Pure and simple Wild roses
Amateur Gardening|November 14, 2020
They may not be the showiest of roses, but these wildlife pleasers are surprisingly versatile and offer pretty single flowers plus autumn hips, says Louise Curley
Louise Curley

WITH their simple beauty and robust constitution, wild roses are often overshadowed by their showier, more flamboyant and longer flowering descendents. But as we enter bare-root planting season, it's well worth bearing in mind just how much a wild rose can add to a garden.

Known botanically as species roses, these were the original roses. They have been around for thousands of years, are revered by cultures all over the world and are the parents of every one of the hybrid roses you find in gardens today.

Pared-back beauty

The genetic history of roses is a complicated one – cross-breeding has created a succession of long-flowering cultivars with ever-more voluptuous blooms. Wild roses, however, are roses in their simplest form. They generally produce thickets of growth and are covered in a fleeting flush of single flowers made up of five petals.

While most don’t repeat flower, their stunning hips more than make up for this, lighting up the autumn and winter garden with glowing red fruit. They’re also fantastic for wildlife – the summer flowers are loved by pollinating insects and the hips provide a food source for birds in the bleakest months of the year.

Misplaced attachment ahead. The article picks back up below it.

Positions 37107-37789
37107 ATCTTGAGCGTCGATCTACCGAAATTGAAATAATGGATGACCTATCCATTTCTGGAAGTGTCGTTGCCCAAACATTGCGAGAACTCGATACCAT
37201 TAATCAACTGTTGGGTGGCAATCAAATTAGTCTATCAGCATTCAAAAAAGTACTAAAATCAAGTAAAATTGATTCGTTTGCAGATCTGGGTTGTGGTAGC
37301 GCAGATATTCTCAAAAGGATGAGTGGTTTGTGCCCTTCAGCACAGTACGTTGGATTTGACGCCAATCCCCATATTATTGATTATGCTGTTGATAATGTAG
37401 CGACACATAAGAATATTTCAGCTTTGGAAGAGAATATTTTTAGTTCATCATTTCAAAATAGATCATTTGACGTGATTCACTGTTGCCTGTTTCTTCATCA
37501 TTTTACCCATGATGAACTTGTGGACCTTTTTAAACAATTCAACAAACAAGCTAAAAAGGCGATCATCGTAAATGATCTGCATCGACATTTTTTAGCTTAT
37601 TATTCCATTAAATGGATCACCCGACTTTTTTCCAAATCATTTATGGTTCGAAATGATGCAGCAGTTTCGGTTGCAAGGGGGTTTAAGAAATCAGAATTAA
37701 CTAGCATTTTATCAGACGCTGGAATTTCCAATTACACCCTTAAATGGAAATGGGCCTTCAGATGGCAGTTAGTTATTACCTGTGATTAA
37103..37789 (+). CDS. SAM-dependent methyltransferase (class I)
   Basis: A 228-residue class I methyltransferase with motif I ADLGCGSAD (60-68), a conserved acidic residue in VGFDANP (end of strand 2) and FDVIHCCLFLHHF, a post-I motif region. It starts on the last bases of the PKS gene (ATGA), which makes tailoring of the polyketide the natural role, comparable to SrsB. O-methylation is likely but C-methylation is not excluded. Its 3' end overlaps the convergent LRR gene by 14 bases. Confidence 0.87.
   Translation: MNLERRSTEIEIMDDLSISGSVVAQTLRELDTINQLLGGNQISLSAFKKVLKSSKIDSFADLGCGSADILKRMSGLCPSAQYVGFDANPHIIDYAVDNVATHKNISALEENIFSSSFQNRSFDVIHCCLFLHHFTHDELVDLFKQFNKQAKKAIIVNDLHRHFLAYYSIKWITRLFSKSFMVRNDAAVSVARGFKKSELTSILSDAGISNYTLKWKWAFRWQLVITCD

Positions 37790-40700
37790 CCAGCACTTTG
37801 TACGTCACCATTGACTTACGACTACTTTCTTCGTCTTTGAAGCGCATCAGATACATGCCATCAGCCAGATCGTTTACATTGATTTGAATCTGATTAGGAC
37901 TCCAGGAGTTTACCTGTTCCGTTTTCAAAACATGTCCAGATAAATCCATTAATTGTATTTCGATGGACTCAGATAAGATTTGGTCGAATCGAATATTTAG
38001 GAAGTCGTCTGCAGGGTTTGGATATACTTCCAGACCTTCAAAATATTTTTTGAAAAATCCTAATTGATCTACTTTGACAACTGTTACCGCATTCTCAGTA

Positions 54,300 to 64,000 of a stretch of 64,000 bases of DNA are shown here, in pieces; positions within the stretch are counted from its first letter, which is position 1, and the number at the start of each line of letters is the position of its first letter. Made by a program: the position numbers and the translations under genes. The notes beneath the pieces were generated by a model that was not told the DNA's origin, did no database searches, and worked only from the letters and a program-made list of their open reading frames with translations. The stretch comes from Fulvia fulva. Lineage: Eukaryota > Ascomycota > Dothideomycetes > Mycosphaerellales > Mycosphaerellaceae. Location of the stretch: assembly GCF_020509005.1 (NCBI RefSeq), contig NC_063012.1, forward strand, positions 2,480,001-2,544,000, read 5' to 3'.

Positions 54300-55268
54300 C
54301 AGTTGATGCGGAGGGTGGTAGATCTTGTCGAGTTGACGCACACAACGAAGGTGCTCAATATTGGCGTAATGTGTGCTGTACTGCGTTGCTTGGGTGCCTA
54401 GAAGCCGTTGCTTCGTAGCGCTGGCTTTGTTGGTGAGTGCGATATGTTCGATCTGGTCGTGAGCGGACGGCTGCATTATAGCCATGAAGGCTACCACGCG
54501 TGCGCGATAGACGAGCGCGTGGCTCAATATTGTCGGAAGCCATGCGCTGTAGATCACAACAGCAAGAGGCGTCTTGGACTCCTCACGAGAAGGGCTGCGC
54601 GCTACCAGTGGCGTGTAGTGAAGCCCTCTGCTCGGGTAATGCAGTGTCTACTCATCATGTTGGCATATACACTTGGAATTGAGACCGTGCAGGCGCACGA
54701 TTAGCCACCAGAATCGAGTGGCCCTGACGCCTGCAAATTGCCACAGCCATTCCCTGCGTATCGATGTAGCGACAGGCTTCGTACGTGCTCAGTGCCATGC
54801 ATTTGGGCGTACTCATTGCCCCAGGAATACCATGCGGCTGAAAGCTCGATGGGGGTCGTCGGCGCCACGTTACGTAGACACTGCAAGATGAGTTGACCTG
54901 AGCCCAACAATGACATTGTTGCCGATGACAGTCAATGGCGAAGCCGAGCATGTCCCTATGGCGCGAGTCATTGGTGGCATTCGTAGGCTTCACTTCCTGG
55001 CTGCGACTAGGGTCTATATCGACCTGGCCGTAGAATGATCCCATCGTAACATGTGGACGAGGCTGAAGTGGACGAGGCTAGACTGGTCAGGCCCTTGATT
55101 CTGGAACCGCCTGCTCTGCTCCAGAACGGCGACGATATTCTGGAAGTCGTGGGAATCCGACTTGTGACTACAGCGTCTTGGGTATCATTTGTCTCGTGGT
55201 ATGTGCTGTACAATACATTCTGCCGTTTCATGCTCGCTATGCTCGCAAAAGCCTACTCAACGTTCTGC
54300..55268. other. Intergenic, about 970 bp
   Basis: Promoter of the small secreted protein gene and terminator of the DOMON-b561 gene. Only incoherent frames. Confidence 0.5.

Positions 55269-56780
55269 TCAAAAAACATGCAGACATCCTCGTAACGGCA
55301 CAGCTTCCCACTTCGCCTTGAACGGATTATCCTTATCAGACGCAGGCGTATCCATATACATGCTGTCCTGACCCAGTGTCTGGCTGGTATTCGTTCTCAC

Used to holding their own in the wild, these are hardy, robust plants. They tend to be unfussy about soil conditions – as long as they’re not waterlogged – and are less prone to the pests and diseases that can be problematic for cultivated roses. Some, like the native dog rose, R. canina, are vigorous and need space to thrive; but there are lots of options that can be easily incorporated into borders.

Wild roses are thorny specimens – an adaptation that has served them well, protecting them from grazing predators while allowing them to scramble through other plants. This can be off-putting, but the spikes do have certain advantages: they make great hedges if you want to keep out unwanted visitors – whether human or animal. And the thorns of Rosa pteracantha are as beautiful as they are sharp – they look a bit like translucent, scarlet mini shark fins

Bare root bargains

Cheaper and with plenty of choice, bare roots roses are available now and, once planted, will establish quickly in the warm autumn soil. When shopping for something new this year, it definitely makes sense to consider a wild rose.

The best wild roses for...

Hedges

R. rugosa

Flowers are made up of hot pink petals that look like crumpled silk, arranged around golden stamens. They have a strong rose fragrance and give way to fat, red hips resembling tomatoes. A robust, healthy plant. H&S: 2m (7ft).

R. pimpinellifolia

Also known as the burnet rose and long associated with Scotland. Makes a medium-sized bush covered in masses of creamy-white flowers from April to May, followed by blackish hips. Likes free-draining soil. H&S: 3ft (90cm).

R. canina

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